JOHOR BARU: The Johor Bigfoot could be a Homo erectus that had undergone "reverse evolution".
Homo erectus ("upright man") is a hominid species that is believed to be an ancestor of modern humans. It is a large-brained species which lived from approximately two million to around 400,000 years ago.
Sean Ang, a scientist from Kuala Lumpur who had analysed the prehistoric Perak Man excavated by Universiti Sains Malaysia in 1994, said based on evidence compiled about the creature by biodiversity researcher Vincent Chow, he thought the creature might have been in existence for more than 65,000 years.
"I concur with Chow’s findings that this could be an unknown species that went through reverse evolution to end up as a less intelligent creature than Peking Man, who could use fire and tools.
"Reverse evolution can take place when there is an abundance of food and the species group is small and totally isolated, as in the case of the Johor Bigfoot," said Ang, who holds a masters degree in palaeoanthropology from Sheffield University in England.
Ang was invited by Chow to discuss evidence that the latter had compiled, including clear photographs of footprints.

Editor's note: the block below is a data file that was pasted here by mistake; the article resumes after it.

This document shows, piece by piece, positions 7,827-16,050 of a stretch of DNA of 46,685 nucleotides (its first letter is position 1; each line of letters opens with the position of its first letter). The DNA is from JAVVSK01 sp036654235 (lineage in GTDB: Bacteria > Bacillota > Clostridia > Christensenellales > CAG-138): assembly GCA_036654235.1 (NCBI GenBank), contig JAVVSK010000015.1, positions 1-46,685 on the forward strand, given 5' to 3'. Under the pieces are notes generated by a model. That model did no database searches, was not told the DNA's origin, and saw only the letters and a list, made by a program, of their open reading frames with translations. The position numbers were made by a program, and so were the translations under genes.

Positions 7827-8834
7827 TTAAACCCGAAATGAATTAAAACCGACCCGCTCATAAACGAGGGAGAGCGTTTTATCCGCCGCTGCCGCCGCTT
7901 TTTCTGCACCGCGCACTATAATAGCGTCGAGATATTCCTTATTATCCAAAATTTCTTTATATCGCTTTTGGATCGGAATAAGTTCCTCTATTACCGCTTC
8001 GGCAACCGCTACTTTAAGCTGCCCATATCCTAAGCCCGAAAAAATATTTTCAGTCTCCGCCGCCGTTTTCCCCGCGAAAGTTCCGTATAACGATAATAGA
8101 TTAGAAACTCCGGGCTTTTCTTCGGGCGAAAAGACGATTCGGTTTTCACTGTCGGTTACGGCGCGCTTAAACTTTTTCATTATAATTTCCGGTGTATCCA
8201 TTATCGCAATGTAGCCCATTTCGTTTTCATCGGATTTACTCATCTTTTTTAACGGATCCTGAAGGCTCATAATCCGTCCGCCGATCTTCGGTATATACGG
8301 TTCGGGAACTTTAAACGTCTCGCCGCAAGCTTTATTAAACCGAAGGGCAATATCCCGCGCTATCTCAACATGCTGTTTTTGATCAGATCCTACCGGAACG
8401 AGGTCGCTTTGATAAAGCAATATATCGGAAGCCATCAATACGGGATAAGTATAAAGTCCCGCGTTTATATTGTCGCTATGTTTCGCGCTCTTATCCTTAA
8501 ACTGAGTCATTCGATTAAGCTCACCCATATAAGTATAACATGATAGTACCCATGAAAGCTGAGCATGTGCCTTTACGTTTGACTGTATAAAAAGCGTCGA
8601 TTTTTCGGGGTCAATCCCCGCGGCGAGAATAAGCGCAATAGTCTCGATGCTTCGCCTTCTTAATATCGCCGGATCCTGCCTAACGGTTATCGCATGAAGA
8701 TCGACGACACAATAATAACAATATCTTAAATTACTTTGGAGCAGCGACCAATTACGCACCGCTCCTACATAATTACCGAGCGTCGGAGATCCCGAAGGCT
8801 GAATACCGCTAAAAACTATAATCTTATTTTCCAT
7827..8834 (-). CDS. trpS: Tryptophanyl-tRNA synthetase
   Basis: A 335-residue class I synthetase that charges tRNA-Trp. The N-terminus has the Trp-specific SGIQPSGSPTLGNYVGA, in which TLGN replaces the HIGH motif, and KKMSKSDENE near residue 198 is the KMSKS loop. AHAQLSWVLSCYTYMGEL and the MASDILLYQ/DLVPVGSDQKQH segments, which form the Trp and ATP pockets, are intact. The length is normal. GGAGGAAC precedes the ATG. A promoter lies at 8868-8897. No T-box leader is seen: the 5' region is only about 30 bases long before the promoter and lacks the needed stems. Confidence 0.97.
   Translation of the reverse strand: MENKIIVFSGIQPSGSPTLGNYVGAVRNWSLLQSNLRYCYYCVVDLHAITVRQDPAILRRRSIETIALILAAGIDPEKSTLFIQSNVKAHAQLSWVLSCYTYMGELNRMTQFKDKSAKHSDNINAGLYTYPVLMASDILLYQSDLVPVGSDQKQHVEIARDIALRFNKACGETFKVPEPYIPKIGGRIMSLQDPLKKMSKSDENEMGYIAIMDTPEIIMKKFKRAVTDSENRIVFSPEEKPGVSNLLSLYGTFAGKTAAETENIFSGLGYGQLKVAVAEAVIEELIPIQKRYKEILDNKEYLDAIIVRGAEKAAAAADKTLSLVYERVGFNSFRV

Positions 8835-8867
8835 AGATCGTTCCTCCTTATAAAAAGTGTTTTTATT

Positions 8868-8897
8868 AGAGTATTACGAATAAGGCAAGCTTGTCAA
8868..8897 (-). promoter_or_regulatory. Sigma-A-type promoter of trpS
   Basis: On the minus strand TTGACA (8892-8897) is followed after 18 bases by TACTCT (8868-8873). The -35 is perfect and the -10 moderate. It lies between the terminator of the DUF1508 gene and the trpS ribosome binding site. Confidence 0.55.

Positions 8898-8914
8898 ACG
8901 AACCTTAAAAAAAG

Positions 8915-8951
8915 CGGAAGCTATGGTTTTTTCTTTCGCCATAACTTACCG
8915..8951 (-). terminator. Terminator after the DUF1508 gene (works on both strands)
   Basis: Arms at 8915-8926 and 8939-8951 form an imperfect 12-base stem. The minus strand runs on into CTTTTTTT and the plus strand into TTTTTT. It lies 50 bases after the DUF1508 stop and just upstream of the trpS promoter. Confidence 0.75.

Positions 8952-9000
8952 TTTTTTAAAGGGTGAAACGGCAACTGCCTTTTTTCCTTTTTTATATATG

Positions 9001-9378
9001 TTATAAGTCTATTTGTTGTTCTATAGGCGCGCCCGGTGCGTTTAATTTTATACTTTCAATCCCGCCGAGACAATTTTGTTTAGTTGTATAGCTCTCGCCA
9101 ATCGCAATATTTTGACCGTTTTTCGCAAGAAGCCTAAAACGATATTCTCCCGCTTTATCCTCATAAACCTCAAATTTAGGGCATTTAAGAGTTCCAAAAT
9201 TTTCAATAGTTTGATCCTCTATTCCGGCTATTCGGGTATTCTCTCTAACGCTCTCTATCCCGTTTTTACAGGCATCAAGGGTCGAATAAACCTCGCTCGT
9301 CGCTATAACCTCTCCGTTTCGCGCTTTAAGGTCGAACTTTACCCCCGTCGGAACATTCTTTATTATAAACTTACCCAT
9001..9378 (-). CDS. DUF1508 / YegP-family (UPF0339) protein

Acknowledging that the evidence was "believable", Ang said scientists were excited about the Johor Bigfoot as they would have a chance to come face-to-face with a living species of prehistoric man.
Ang, who used to work at the National Museum, said he had decided to team up with Chow to write a research paper on the Johor Bigfoot, for publication in a scientific journal for the benefit of other researchers.
"At present there is a lot of confusion among Bigfoot researchers all over the world as there are new hypotheses every other day.
"There is also no clear photograph or evidence to guide researchers."
Meanwhile, Chow said the involvement of Ang, who had studied fossil collections of prehistoric man in England and Japan, would enable a pro-scientific approach in their probe into the existence of the Johor Bigfoot.
He said it was time that the Johor Bigfoot phenomenon, which had so far been based on stories of sightings by villagers and Orang Asli, was viewed through the eyes of specialists.